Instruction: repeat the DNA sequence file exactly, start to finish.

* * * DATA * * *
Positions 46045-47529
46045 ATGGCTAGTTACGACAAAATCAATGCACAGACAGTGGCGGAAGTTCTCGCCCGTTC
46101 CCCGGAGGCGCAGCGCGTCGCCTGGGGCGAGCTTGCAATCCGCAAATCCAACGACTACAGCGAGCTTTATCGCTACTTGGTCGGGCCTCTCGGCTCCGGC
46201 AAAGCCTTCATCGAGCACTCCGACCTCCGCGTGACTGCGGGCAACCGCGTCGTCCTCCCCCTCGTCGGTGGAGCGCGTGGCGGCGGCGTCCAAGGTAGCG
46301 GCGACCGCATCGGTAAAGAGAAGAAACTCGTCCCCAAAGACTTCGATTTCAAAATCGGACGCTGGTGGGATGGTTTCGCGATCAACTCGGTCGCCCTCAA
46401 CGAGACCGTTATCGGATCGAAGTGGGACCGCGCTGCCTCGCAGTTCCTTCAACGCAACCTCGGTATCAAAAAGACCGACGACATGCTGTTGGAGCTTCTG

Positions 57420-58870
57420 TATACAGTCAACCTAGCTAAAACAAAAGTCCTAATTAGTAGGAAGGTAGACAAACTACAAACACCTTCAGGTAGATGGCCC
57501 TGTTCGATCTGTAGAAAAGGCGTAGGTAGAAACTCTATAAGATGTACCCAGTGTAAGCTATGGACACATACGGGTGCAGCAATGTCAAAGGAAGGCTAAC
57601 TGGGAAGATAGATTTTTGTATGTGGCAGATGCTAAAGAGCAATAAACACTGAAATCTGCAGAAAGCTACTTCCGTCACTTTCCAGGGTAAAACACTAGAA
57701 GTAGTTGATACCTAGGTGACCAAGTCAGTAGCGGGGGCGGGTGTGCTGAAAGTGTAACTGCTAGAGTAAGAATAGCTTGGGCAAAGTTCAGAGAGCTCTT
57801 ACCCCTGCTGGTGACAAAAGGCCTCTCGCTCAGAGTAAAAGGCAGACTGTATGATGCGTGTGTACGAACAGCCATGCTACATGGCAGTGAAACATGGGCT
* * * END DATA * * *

Positions 46045-47529
46045 ATGGCTAGTTACGACAAAATCAATGCACAGACAGTGGCGGAAGTTCTCGCCCGTTC
46101 CCCGGAGGCGCAGCGCGTCGCCTGGGGCGAGCTTGCAATCCGCAAATCCAACGACTACAGCGAGCTTTATCGCTACTTGGTCGGGCCTCTCGGCTCCGGC
46201 AAAGCCTTCATCGAGCACTCCGACCTCCGCGTGACTGCGGGCAACCGCGTCGTCCTCCCCCTCGTCGGTGGAGCGCGTGGCGGCGGCGTCCAAGGTAGCG
46301 GCGACCGCATCGGTAAAGAGAAGAAACTCGTCCCCAAAGACTTCGATTTCAAAATCGGACGCTGGTGGGATGGTTTCGCGATCAACTCGGTCGCCCTCAA
46401 CGAGACCGTTATCGGATCGAAGTGGGACCGCGCTGCCTCGCAGTTCCTTCAACGCAACCTCGGTATCAAAAAGACCGACGACATGCTGTTGGAGCTTCTG

Positions 57420-58870
57420 TATACAGTCAACCTAGCTAAAACAAAAGTCCTAATTAGTAGGAAGGTAGACAAACTACAAACACCTTCAGGTAGATGGCCC
57501 TGTTCGATCTGTAGAAAAGGCGTAGGTAGAAACTCTATAAGATGTACCCAGTGTAAGCTATGGACACATACGGGTGCAGCAATGTCAAAGGAAGGCTAAC
57601 TGGGAAGATAGATTTTTGTATGTGGCAGATGCTAAAGAGCAATAAACACTGAAATCTGCAGAAAGCTACTTCCGTCACTTTCCAGGGTAAAACACTAGAA
57701 GTAGTTGATACCTAGGTGACCAAGTCAGTAGCGGGGGCGGGTGTGCTGAAAGTGTAACTGCTAGAGTAAGAATAGCTTGGGCAAAGTTCAGAGAGCTCTT
57801 ACCCCTGCTGGTGACAAAAGGCCTCTCGCTCAGAGTAAAAGGCAGACTGTATGATGCGTGTGTACGAACAGCCATGCTACATGGCAGTGAAACATGGGCT